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Math Help - Chinese Remainder Theorem.

  1. #1
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    Chinese Remainder Theorem.

    I need to prove problem 3.87 (The Chinese Remainder Theorem) on Rotmans book.

    Prove that if k is a field and f(x), and f'(x) are in k[x] and are relatively prime, then given b(x) and b'(x) in k[x], there exists c(x) in k[x]. with

    c-b in (f) and c-b' in (f'); more over if d(x) is another common solution then c-d is in (ff').

    I have an good outline of the proof but I need help filling in major gaps.

    Here is what I have: Every solution c-b in (f) has the form c=b+gf where g(x) is in k[x]. Hence we must find g such that gf - (b'-b) is in (f')

    The first question I have is what is (f). then why a solution there has to have the form b+ gf? and lastly why is it enough to find such a g.

    Thanks.
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  2. #2
    MHF Contributor Drexel28's Avatar
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    Re: Chinese Remainder Theorem.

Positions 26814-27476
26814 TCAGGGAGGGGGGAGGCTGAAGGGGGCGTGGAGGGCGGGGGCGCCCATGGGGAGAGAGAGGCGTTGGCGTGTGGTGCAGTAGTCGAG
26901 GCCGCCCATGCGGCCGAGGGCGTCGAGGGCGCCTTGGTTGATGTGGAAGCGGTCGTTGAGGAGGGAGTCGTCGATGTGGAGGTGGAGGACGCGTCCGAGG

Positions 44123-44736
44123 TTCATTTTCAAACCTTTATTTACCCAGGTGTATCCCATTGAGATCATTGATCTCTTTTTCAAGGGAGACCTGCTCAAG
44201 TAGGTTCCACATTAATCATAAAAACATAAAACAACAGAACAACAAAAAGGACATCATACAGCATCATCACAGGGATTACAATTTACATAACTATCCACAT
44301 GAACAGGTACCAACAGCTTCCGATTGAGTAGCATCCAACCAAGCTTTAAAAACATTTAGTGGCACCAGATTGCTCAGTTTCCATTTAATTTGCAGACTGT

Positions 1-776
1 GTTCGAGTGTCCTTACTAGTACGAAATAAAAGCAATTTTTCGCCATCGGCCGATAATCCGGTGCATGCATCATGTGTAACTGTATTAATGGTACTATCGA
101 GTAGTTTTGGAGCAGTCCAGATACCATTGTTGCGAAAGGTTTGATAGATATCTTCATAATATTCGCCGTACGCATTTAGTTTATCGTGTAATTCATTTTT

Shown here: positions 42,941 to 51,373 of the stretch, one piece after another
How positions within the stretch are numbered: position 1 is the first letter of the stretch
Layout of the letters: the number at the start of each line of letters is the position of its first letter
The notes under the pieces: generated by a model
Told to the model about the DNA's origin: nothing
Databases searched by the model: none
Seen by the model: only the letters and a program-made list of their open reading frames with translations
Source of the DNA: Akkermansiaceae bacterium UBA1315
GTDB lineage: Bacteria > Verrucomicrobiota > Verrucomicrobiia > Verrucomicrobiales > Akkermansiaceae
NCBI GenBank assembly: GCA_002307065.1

Quote Originally Posted by jcir2826 View Post
    I need to prove problem 3.87 (The Chinese Remainder Theorem) on Rotmans book.

    Prove that if k is a field and f(x), and f'(x) are in k[x] and are relatively prime, then given b(x) and b'(x) in k[x], there exists c(x) in k[x]. with

    c-b in (f) and c-b' in (f'); more over if d(x) is another common solution then c-d is in (ff').

    I have an good outline of the proof but I need help filling in major gaps.

    Here is what I have: Every solution c-b in (f) has the form c=b+gf where g(x) is in k[x]. Hence we must find g such that gf - (b'-b) is in (f')

    The first question I have is what is (f). then why a solution there has to have the form b+ gf? and lastly why is it enough to find such a g.

    Thanks.
    I think something got a little muddled when you transcribed this problem, this isn't 3.87 in Rotman, what edition are you using?
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  3. #3
    Junior Member
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    Re: Chinese Remainder Theorem.

    The first edition is 3.87. The second edition is 2.95. Thanks.
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